00. Central Events (Keynotes, EERA-Panel, EERJ Round Table, Invited Sessions)
Network 1. Continuing Professional Development: Learning for Individuals, Leaders, and Organisations
Network 2. Vocational Education and Training (VETNET)
Network 3. Curriculum Innovation
Network 4. Inclusive Education
Network 5. Children and Youth at Risk and Urban Education
Network 6. Open Learning: Media, Environments and Cultures
Network 7. Social Justice and Intercultural Education
Network 8. Research on Health Education
Network 9. Assessment, Evaluation, Testing and Measurement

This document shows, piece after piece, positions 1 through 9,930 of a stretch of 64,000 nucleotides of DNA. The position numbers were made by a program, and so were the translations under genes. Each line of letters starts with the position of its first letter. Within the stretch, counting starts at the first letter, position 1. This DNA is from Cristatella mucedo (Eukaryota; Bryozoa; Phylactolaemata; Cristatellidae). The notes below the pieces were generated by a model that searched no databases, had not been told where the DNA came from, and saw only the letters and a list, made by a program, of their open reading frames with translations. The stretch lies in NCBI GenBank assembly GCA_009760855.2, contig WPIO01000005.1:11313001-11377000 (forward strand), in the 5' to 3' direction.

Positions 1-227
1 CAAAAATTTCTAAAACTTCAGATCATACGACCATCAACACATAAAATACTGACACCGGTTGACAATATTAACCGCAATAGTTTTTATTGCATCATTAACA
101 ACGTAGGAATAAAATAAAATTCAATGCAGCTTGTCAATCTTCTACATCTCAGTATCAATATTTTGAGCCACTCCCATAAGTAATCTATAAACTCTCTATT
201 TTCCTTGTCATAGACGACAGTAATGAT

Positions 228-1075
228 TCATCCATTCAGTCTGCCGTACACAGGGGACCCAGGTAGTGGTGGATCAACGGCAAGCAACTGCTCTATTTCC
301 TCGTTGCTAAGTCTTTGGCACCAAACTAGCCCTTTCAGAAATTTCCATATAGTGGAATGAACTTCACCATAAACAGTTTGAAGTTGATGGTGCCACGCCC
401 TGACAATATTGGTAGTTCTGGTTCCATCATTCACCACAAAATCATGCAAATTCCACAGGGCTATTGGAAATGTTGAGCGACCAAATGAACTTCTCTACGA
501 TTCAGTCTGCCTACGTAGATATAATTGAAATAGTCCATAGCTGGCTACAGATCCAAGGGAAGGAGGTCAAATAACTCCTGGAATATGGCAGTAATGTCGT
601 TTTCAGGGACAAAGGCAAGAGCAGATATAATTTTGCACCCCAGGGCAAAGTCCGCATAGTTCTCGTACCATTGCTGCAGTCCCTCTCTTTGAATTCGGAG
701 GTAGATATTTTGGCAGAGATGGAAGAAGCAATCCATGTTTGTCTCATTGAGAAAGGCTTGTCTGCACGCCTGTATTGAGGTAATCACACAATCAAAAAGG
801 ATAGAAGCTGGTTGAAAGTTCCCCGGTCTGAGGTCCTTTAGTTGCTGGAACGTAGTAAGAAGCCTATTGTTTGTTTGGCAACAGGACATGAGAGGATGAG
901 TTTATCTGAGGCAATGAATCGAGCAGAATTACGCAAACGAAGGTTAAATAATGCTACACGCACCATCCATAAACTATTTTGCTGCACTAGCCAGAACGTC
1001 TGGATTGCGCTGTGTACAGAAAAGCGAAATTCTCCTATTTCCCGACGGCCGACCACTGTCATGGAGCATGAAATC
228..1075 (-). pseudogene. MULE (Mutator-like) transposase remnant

Network 10. Teacher Education Research
Network 11. Educational Effectiveness and Quality Assurance
Network 12. LISnet - Library and Information Science Network
Network 13. Philosophy of Education
Network 14. Communities, Families and Schooling in Educational Research
Network 15. Research Partnerships in Education
Network 16. ICT in Education and Training
Network 17. Histories of Education
Network 18. Research in Sport Pedagogy
Network 19. Ethnography
Network 20. Research in Innovative Intercultural Learning Environments
Network 22. Research in Higher Education
Network 23. Policy Studies and Politics of Education
Network 24. Mathematics Education Research
Network 25. Research on Children's Rights in Education
Network 26. Educational Leadership
Network 27. Didactics – Learning and Teaching